Magazine article The Christian Century

Promises and Principles

Magazine article The Christian Century

Promises and Principles

Article excerpt

Presidential candidates always promise that they will move the U.S. embassy in Israel from Tel Aviv to Jerusalem. The promise is more symbolic than substantive. To move the embassy would disrupt the already wobbly peace process. West jerusalem is the functioning capital of Israel, but the future of jerusalem has to be negotiated. To avoid a premature judgment on the city, no major nation has yet moved its embassy out of Tel Aviv. Candidates Ronald Reagan and Bill Clinton both said the would move the U.S. embassy, but once in office they quickly recognized the sensitivity of making the move before Israel and the Palestinians reach their own accord.

Unfortunately, presidential candidate and Senate majority leader Robert Dole has done more than promise; he has actually introduced legislation that would require the move. Candidates usually emphasize the embassy issue in New York, especially during the primary there, because of its large number of Jewish voters. But the Kansas senator appears to have New York in hand: he has the governor and the entire Republican congressional delegation on his side, and it is difficult for other candidates even to get a slate of delegates on the ballot without the help of the political leadership. Dole has not been considered one of Israel's strongest supporters, however, so perhaps he feels the need to bolster his standing with the jewish community as he runs for president.

A less charitable view is that he wants the peace process to fail. That harsh assessment would place Dole on the side of the conservative Likud political party, which is strongly favored to replace the more moderate Labor Party in Israel's next general election. Prime Minister Yitzhak Rabin and his foreign minister, Simon Peres, are trying desperately to reach an agreement with Syria over the Golan Heights and an accord with the Palestinians that will relinquish partial control of the West Bank and Gaza to Yasir Arafat's Palestinian National Authority. They are racing against Israel's election clock. If Likud replaces Labor, all the peace initiatives which have brought a modicum of hope to the area are in danger of collapsing.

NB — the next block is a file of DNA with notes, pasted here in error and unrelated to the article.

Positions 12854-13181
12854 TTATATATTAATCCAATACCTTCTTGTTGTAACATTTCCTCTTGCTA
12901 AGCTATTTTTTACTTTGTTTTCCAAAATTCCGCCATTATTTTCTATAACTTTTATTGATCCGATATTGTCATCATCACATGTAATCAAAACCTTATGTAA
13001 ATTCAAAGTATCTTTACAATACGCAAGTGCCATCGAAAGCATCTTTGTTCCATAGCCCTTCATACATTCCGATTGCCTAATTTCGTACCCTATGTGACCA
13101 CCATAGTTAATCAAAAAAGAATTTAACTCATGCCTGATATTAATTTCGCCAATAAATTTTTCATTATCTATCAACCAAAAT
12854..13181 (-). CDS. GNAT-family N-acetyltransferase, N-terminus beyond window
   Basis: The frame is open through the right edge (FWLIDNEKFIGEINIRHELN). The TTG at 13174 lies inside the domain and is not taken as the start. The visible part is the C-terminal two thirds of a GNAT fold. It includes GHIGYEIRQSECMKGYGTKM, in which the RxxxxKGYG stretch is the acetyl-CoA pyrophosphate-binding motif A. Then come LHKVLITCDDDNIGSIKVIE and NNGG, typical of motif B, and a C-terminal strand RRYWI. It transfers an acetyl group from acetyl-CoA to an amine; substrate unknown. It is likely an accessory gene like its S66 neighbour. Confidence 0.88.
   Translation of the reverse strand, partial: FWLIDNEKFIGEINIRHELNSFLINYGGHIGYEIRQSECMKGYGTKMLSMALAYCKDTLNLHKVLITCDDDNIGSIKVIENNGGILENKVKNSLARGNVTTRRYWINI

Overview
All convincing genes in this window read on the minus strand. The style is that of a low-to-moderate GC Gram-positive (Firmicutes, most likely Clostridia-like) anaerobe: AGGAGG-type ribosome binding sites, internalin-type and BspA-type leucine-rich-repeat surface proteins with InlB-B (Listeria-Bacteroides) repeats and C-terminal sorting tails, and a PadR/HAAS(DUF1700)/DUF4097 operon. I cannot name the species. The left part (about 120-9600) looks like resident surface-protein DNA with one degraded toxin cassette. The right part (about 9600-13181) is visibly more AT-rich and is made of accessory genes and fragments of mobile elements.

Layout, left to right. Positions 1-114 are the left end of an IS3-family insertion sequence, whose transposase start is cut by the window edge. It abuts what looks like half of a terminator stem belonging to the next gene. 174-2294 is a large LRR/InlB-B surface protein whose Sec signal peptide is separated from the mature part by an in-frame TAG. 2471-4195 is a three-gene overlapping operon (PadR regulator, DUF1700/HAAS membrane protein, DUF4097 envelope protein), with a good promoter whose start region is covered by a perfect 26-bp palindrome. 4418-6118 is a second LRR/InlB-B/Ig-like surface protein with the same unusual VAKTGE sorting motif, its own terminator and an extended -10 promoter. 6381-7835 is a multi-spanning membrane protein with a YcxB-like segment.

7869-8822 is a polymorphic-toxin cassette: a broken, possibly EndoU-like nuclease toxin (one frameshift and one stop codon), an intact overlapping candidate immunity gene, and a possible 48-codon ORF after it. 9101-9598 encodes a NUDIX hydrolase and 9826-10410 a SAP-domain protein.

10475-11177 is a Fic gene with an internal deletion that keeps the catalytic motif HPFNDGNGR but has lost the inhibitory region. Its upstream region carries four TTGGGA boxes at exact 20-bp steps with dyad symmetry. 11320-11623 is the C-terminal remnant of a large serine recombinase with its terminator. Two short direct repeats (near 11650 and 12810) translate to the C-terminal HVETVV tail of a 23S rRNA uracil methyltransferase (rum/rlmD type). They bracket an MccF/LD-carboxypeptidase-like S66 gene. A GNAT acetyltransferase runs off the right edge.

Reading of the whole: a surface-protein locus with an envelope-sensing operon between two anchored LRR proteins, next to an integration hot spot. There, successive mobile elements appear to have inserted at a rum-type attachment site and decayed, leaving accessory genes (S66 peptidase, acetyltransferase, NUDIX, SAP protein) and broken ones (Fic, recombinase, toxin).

In his book In Defense of Politics, Bernard Crick defines "politics" as "the resolution of social conflict through representation and peaceful agreement." Vanderbilt political scientist Erwin C. Hargrove cites this definition to argue that politics is "a moral task and the politician, so conceived, plays a moral role in society. …

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